MARQUETTE — Kanopolis Dam, which was built with the expectation of lasting for 50 years, has reached 70 years in operation and is still going strong.

Dan Hays, operations manager for the US Army Corp of Engineers at Kanopolis and Wilson lakes, spoke about the history of Kanopolis Dam at a meeting of the Smoky Valley Historical Association on Jan. 8 at Bethany Home.

"I think what makes us really unique is we were the first flood control project in the state of Kansas," Hays said.

Demand for flood control began after much of Kansas received 17 inches of rain in May 1903 — almost as much as the state had received in total rainfall for the whole year prior.

"Salina received 10 of those 17 inches in the last week of May," Hays said.

Those flood waters destroyed the town of Ellsworth and incapacitated six of seven railway bridges leading into Kansas City.

Topeka's south side flooded, leading to disastrous consequences.

"All the emergency services were on the south side and, with the flood, they couldn't get to the north side," Hays said. "There were fires on the north side. There were reports of structures that had begun to burn, collapsed into the floodwaters, and that debris was still traveling through Kansas City, engulfed."

In all, the flood of 1903 claimed 57 lives and left 4,000 people without homes.

"The flood was just unlike anything that had been recorded up until that time," Hays said. "...It was really following this event that we knew as a country that we needed to address flood control."

What was initially proposed was the Kiro Project, which was named after a small community northwest of Topeka. Kiro's citizens banded together to lobby Congress to allocate money for a large dam on the Kansas River near their city.

Their idea for a 160-square mile reservoir came with an estimated $45-65 million price tag, which reflected not only the cost of construction, but also of acquiring a significant amount of farmland through eminent domain.

The Kiro Project was scrapped in favor of a series of smaller dams.

"It made more sense to look at the primary tributaries that feed into a large river and try to control those tributaries rather than try to dam the main stem of the river itself," Hays said.

It was decided that the Smoky Hill, Saline, Solomon, Republican and Blue rivers would receive flood control dams and the Flood Control Acts of 1936 and 1938 authorized the construction of Tuttle Creek, Milford and Kanopolis dams.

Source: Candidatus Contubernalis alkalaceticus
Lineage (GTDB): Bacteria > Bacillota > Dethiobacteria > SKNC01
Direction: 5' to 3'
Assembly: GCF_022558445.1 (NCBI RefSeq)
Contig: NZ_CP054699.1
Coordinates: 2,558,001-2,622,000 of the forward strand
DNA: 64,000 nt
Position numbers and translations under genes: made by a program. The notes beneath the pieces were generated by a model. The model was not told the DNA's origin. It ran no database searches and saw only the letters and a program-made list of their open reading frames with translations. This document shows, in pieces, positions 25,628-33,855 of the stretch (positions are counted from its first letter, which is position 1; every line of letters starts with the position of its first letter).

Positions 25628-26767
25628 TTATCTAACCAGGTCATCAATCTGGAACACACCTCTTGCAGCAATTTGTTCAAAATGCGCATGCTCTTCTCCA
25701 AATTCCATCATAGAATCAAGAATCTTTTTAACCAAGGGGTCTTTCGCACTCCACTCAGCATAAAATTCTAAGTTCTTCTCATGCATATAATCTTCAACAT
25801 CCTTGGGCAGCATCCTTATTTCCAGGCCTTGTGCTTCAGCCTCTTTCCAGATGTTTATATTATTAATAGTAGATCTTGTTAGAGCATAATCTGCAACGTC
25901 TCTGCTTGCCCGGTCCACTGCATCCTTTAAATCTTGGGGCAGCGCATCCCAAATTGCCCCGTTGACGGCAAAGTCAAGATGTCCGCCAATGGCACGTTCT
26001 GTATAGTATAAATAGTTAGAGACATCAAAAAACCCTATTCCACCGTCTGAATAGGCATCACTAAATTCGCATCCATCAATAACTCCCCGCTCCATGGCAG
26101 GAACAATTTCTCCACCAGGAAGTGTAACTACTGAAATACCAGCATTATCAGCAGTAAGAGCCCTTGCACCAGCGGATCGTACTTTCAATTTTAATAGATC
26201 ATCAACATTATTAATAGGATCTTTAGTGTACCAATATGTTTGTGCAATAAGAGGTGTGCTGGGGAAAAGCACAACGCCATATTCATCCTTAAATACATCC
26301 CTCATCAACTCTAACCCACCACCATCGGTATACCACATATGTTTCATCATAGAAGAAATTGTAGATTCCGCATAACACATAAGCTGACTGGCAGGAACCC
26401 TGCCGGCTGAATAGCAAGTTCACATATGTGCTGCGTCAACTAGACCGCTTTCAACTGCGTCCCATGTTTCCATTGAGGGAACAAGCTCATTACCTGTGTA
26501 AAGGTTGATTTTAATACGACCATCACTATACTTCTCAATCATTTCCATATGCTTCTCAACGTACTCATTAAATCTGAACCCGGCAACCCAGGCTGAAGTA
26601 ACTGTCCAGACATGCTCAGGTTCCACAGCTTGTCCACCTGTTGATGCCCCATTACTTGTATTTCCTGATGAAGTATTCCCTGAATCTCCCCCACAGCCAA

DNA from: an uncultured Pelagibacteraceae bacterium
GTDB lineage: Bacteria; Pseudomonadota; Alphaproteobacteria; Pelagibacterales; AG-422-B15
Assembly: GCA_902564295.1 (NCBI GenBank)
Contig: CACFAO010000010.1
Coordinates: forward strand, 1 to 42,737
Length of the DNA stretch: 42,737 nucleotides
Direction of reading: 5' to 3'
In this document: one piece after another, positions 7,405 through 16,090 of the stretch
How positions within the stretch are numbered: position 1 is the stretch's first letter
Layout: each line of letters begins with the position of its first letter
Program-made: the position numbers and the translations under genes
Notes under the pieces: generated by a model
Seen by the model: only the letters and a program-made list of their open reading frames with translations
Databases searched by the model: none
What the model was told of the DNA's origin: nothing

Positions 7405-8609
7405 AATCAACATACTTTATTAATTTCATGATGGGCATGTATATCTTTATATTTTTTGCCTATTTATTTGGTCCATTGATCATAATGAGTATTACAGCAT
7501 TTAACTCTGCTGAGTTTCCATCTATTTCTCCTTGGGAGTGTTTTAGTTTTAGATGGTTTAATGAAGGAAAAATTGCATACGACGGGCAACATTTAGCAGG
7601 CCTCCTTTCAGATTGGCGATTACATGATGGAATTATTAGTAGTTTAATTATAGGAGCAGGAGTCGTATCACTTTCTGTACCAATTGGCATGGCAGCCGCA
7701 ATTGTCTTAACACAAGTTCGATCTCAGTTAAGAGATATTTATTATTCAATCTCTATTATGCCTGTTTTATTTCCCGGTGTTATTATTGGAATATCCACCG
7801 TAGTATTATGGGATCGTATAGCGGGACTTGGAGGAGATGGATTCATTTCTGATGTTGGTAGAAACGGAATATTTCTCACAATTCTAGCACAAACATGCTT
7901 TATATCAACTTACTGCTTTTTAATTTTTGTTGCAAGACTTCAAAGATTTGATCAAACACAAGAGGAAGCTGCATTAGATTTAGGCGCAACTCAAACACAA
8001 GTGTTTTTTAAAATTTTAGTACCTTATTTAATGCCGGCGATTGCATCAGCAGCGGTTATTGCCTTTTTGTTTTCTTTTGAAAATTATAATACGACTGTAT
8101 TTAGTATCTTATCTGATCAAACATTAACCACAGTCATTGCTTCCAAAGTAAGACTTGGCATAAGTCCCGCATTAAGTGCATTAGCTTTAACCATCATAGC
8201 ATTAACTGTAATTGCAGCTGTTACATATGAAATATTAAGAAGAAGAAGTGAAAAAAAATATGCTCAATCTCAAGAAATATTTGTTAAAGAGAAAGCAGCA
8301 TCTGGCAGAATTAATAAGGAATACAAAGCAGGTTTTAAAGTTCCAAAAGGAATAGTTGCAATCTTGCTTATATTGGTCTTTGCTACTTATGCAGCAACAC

Kanopolis Dam was started and finished about 20 years before the other two, due to having the most local support. Construction on the dam started in December of 1939.

"The first thing they did at Kanopolis was build the tunnel," Hays said.

A mile-long tunnel through the dam was bored through bedrock to create a 14-foot tall horseshoe-shaped passageway through which water could be released.

Next to be built was the intake tower with its pedestrian access bridge. The start of World War II interrupted construction between 1942 and 1945, but work resumed in late 1945 to erect the dam that was 15,000 feet long and made solely of earthen materials.

"I think what's most amazing to me is that we built an embankment that's almost three miles long and we used equipment that didn't have hydraulics," Hays said. "...For many years after its construction, it was the largest earthen dam in the country."

Kanopolis Dam was finished in 1948 for a cost of $12.3 million.

"This was the first big water in the state of Kansas and there was a tremendous turnout for the dedication," Hays said.

The dam created Kanopolis Lake, which covers 3,000 acres of land.

"Some of the naysayers thought that the lake would never fill up, but it was finished in '48 and filled in '48," Hays said.

A flood came in 1951 and tested Kanopolis Lake by filling it to capacity. It is estimated that $1.6 billion in flood damages has been save over the years as a result of the dam's construction.

"Kanopolis is a workhorse when it comes to flood control," Hays said.

Not only was the project meant to serve the purpose of flood control, the lake provided a source of recreation, gave habitat area for fish and wildlife, serves as a water supply and impacts the water quality of the Smoky Hill River healthy by dilute wastewater disposed by cities downstream.

In 2019, Kanopolis Dam will undergo several rehabilitation projects such as replacing surface gates (which are used to control water release) and the metal screens that stop debris from being pulled into the intake tower. A contractor will remove built up silt and rock in the next few months and plans are in motion to replace piping in gutter system that redirects water overflow.

"Kanopolis is old and it's seen a lot," Hays said.

Having surpassed its projected 50-year lifespan, Kanopolis expected to be functional for at least 30 more years, bringing it to a century of use.

Contact Patricia Middleton by email at pmiddleton@mcphersonsentinel.com or follow her stories on Twitter at @MacSentinel.